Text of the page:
Introduction and Guide

Introduction and Guide – Provides an implementation of the SMTP protocol

Net_SMTP Introduction and Guide

The Net_SMTP package supports the SMTP authentication standard (as defined by RFC-2554). Net_SMTP supports several authentication methods like DIGEST-MD5, CRAM-MD5, LOGIN and PLAIN.

Dependencies

The PEAR_Error Class

The Net_SMTP package uses the PEAR_Error class for all of its error handling.

The Net_Socket Package

The Net_Socket package is used as the basis for all network communications.

The Auth_SASL Package

The Auth_SASL package is an optional dependency. If it is available, the Net_SMTP package will be able to support the DIGEST-MD5 and CRAM-MD5 SMTP authentication methods. Otherwise, only the LOGIN and PLAIN methods will be available.

Error Handling

All of the Net_SMTP class's public methods return a PEAR_Error object if an error occurs. The standard way to check for a PEAR_Error object is by using PEAR::isError()

SMTP Authentication

The Net_SMTP package supports the SMTP authentication standard (as defined by RFC-2554). The Net_SMTP package supports the following authentication methods, in order of preference:

DIGEST-MD5

The DIGEST-MD5 authentication method uses RSA Data Security Inc.'s MD5 Message Digest algorithm. It is considered the most secure method of SMTP authentication.

The DIGEST-MD5 authentication method is only supported if the AUTH_SASL package is available.

CRAM-MD5

The CRAM-MD5 authentication method has been superseded by the DIGEST-MD5 method in terms of security. It is provided here for compatibility with older SMTP servers that may not support the newer DIGEST-MD5 algorithm.

The CRAM-MD5 authentication method is only supported if the AUTH_SASL package is available.

LOGIN

The LOGIN authentication method encrypts the user's password using the Base64 encoding scheme. Because decrypting a Base64-encoded string is trivial, LOGIN is not considered a secure authentication method and should be avoided.

PLAIN

The PLAIN authentication method sends the user's password in plain text. This method of authentication is not secure and should be avoided.

Secure Connections

If secure socket transports have been enabled in PHP, it is possible to establish a secure connection to the remote SMTP server:

<?php
$smtp 
= new Net_SMTP('ssl://mail.example.com'465);
?>

This example connects to mail.example.com on port 465 (a common SMTPS port) using the ssl:// transport.

Data Quoting

By default, all outbound string data is quoted in accordance with SMTP standards. This means that all native Unix (\n) and Mac (\r) line endings are converted to Internet-standard CRLF (\r\n) line endings. Also, because the SMTP protocol uses a single leading period (.) to signal an end to the message data, single leading periods in the original data string are "doubled" (e.g. "..").

These string transformation can be expensive when large blocks of data are involved. For example, the Net_SMTP package is not aware of MIME parts (it just sees the MIME message as one big string of characters), so it is not able to skip non-text attachments when searching for characters that may need to be quoted.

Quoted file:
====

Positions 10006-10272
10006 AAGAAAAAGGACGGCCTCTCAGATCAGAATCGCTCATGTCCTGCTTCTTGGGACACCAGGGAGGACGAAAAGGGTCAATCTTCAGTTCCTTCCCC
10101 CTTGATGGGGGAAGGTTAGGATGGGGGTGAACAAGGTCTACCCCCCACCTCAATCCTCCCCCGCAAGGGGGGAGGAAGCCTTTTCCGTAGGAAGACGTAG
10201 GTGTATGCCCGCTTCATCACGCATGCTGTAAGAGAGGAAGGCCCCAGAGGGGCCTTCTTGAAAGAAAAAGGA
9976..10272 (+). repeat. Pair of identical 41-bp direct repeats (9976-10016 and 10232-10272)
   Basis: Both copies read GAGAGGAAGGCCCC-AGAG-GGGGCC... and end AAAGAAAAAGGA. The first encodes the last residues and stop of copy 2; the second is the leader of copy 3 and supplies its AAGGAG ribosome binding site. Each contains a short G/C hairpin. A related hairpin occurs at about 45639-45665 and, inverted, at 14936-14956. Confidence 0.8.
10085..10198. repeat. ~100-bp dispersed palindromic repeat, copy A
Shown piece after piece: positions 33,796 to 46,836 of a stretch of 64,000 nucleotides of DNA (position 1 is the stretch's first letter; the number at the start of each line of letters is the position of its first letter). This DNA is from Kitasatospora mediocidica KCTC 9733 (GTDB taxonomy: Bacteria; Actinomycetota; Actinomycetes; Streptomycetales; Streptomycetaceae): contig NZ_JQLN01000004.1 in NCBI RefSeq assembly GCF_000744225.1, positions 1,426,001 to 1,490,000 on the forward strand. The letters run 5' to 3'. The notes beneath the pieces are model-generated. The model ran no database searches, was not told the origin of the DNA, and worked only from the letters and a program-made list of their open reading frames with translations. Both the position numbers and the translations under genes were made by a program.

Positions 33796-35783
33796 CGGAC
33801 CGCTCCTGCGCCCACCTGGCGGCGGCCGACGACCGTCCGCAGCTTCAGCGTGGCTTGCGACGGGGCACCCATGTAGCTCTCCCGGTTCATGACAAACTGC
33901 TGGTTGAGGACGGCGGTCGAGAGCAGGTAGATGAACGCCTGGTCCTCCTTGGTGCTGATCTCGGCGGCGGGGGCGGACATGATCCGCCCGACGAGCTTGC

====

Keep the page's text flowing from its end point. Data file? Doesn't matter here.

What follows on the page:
Because of this, it is possible to extend the Net_SMTP class in order to implement your own custom quoting routine. Just create a new class based on the Net_SMTP class and reimplement the quotedata() method:

<?php
require 'Net/SMTP.php';

class 
Net_SMTP_custom extends Net_SMTP
{
    function 
quotedata($data)
    {
        
/* Perform custom data quoting */
    
}
}
?>

Note that the $data parameter will be passed to the quotedata() function by reference. This means that you can operate directly on $data. It also the overhead of copying a large $data string to and from the quotedata() method.

Debugging

The Net_SMTP package contains built-in debugging output routines (disabled by default). Debugging output must be explicitly enabled via the setDebug() method:

<?php
$smtp
->setDebug(true);
?>

The debugging messages will be sent to the standard output stream.

Examples

The following script demonstrates how a simple email message can be sent using the Net_SMTP package:

<?php
require 'Net/SMTP.php';

$host 'mail.example.com';
$from 'user@example.com';
$rcpt = array('recipient1@example.com''recipient2@example.com');
$subj "Subject: Test Message\n";
$body "Body Line 1\nBody Line 2";

/* Create a new Net_SMTP object. */
if (! ($smtp = new Net_SMTP($host))) {
    die(
"Unable to instantiate Net_SMTP object\n");
}

/* Connect to the SMTP server. */
if (PEAR::isError($e $smtp->connect())) {
    die(
$e->getMessage() . "\n");
}

/* Send the 'MAIL FROM:' SMTP command. */
if (PEAR::isError($smtp->mailFrom($from))) {
    die(
"Unable to set sender to <$from>\n");
}

/* Address the message to each of the recipients. */
foreach ($rcpt as $to) {
    if (
PEAR::isError($res $smtp->rcptTo($to))) {
        die(
"Unable to add recipient <$to>: " $res->getMessage() . "\n");
    }
}

/* Set the body of the message. */
if (PEAR::isError($smtp->data($subj "\r\n" $body))) {
    die(
"Unable to send data\n");
}

/* Disconnect from the SMTP server. */
$smtp->disconnect();
?>
Provides an implementation of the SMTP protocol using PEAR's Net_Socket::
class. (Previous)
Instantiates a new Net_SMTP object, overriding any networkings with parameters that are passed in. (Next)
Last updated: Wed, 27 Aug 2014 — Download Documentation
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